Two decades after the end of its civil war, El Salvador has been trying to limit the influence of criminal gangs that control large portions of the country. Once afflicted by the world’s highest murder rate, the country now sees fewer homicides, but the gangs have tightened their grip upon turf where they run extortion rackets and exercise other forms of social control. Every year, the dangers of daily life push tens of thousands of Salvadorans to hazard the journey north to the U.S. border. Through its fieldwork and advocacy, Crisis Group presses for crime prevention, rehabilitation and socio-economic reform policies that can make El Salvador a safer place to live.
El Salvador’s President Nayib Bukele set in motion a massive crackdown on suspected gang members when he declared a state of emergency in March. In this photo essay, Crisis Group experts explain how the government's response to gangs affects women.
Originally published in War On The Rocks
Govt extended state of emergency for fourth time amid continued crackdown on gangs, and new evidence of release of MS-13 gang leaders came to light. National police 18 July reported that authorities had arrested over 46,000 alleged gang members since state of emergency began in late March, and which govt 20 July extended by another month for fourth time. Human Rights Prosecutor Apolonio Tobar 4 July said his office had received 2,673 complaints of human rights violations related to state of emergency implementation. Tobar 11 July visited country’s fullest prisons and acknowledged overcrowding problems, but did not mention deaths in custody, which news agencies early July reported to be over 50 since late March. As govt’s crackdown on gangs continued apace, clashes between gangs and security forces increased. Notably, unknown assailants 13 July shot dead one soldier in rural community of Chalatenango (north west), which has strong MS-13 gang presence; three gang members were killed and ten more arrested 10 July after shootout with security forces in rural area of Sonsonate (west). President Bukele 21 July said new jail under construction in Tecoluca municipality of San Vicente department (centre) would be ready in 60 days and will be able to house up to 40,000 gang members. New evidence surfaced in connection with release from prison and subsequent escape abroad of top MS-13 leaders. El Faro news outlet 11 July published report showing pictures and videos of MS-13 leader Elmer Canales Rivera, alias “Crook”, posted on social media by his partner between late 2021 and early 2022, which seemed to confirm that he was released from prison and subsequently left El Salvador, reportedly with govt’s help. Guatemalan news outlet No-Ficción 12 July reported that authorities in late 2021 released another key MS-13 leader, known as “Viejo Santos”, having served sentence, despite U.S. in 2013 designating him one of MS-13’s most important leaders; he was rearrested in Guatemala in April. U.S. State Dept 20 July added six current and former Salvadoran officials to list of corrupt actors in Central America known as Engel list, including head of Bukele’s Nuevas Ideas party.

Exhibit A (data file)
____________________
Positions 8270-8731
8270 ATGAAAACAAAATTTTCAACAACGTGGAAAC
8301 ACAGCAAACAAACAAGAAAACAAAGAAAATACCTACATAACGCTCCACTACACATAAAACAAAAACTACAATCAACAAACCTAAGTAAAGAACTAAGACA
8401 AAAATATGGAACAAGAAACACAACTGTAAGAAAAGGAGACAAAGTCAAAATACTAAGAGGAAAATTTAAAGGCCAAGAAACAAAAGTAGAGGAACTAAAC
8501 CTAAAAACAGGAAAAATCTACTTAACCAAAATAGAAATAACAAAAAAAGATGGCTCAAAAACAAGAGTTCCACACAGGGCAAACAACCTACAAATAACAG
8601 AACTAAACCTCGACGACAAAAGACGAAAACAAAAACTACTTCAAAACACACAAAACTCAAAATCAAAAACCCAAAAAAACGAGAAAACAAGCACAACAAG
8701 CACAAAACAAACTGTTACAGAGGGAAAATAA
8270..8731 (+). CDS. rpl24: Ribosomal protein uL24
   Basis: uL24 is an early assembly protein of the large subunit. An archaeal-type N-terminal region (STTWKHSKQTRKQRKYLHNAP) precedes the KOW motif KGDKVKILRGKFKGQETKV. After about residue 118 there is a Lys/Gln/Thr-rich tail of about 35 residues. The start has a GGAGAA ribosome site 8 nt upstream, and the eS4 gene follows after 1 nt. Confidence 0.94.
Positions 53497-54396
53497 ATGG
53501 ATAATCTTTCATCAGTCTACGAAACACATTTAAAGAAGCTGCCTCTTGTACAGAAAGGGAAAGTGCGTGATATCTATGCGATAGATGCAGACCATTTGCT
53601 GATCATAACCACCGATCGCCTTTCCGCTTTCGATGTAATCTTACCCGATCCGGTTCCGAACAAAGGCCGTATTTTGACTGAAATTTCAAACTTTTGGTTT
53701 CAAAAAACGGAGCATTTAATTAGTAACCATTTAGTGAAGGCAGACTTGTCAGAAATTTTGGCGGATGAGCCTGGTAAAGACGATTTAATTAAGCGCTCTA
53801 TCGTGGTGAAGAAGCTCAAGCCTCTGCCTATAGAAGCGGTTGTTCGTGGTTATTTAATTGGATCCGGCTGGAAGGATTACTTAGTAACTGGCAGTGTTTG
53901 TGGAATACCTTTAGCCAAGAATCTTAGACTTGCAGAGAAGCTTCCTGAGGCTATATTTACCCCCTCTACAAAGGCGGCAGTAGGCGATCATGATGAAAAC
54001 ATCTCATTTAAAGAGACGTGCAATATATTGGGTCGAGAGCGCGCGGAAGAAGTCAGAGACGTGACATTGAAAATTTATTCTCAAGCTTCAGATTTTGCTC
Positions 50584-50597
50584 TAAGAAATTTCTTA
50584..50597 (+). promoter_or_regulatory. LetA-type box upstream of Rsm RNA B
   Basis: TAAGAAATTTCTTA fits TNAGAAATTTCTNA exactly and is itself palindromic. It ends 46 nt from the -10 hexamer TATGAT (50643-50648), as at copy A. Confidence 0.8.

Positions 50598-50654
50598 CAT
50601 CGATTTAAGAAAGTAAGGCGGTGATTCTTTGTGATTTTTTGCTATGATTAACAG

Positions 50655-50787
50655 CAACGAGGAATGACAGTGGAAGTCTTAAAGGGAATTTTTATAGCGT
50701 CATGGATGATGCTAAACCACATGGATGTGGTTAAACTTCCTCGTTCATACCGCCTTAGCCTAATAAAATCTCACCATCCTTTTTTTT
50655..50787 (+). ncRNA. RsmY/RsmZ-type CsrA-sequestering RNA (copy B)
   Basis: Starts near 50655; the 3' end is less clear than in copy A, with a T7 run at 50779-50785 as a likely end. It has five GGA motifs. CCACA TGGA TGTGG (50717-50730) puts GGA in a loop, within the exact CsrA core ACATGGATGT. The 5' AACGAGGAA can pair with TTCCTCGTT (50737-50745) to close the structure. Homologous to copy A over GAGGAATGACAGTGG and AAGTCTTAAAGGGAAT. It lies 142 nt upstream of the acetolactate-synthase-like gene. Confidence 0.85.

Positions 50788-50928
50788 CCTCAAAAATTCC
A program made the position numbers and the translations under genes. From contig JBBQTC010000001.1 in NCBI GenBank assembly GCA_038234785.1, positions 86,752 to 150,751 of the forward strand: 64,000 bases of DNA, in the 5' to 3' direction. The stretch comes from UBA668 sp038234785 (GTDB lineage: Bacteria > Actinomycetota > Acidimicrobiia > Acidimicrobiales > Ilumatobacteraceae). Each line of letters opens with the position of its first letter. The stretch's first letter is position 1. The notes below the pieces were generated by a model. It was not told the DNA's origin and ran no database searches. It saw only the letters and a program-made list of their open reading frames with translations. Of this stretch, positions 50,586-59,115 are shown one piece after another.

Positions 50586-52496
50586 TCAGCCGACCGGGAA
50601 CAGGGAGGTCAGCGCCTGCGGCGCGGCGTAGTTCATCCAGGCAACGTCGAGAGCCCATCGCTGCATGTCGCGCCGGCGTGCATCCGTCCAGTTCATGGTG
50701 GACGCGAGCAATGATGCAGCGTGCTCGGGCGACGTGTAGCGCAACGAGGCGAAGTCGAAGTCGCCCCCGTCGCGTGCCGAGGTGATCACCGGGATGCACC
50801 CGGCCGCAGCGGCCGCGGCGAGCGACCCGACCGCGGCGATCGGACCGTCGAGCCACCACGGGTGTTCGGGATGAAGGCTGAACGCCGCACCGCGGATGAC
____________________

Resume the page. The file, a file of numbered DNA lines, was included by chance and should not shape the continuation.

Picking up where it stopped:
As the coronavirus rages in Mexico and the northerly Central American countries, criminal outfits have adapted, often enlarging their turf. To fight organised crime more effectively, governments should combine policing with programs to aid the vulnerable and create attractive alternatives to illegal economic activity.
The murder rate in El Salvador, once the world’s highest, is falling fast. President Nayib Bukele attributes the good news to his harsh anti-gang crackdown, but other factors are likely also salient. The government should explore policing and socio-economic reforms to calm the country’s streets.
Intense gang warfare continues to plague El Salvador, undeterred by successive governments’ heavy-handed and militarised repression policies. More investment in holistic violence prevention strategies and economic alternatives to criminal violence are necessary if the country's chronic insecurity crisis is to be alleviated.
Central American gangs are responsible for brutal acts of violence, abuse of women and forced displacement of thousands. Governments must go beyond punitive measures and address the social and economic roots of gang culture, tackle extortion schemes and invest in communities.
The reduction of homicides [in El Salvador] seemed not to be due to government security strategy, but rather a gang decision.
Un pacto de Estado por la paz en El Salvador [entre el Partido FMLN y Arena que] suponga un compromiso con los cinco ejes del Plan El Salvador Seguro [es un paso indispensable].
Reprimir y perseguir el crimen [en El Salvador] es necesario, pero tratar por igual a los supuestos criminales y al casi medio millón de personas que viven bajo su yugo puede llegar a ser contraproducente.
Online Event to discuss International Crisis Group's report on the drop in homicide rates in El Salvador and the security policies of President Nayib Bukele.
The plunging homicide rate in El Salvador has sparked debate about the role of the new president’s hardline policies. Much of it transpires on Twitter, where his champions and critics engage in rows that could pre-empt reasoned discussion of how to keep tamping down violence.
The murder rate in El Salvador, once the world’s highest, is falling fast. President Nayib Bukele attributes the good news to his harsh anti-gang crackdown, but other factors are likely also salient. The government should explore policing and socio-economic reforms to calm the country’s streets. These interviews were recorded in San Salvador, capital of El Salvador, in December 2019. During our field research we met with representatives from civil society, ex-gang members, politicians and government officials.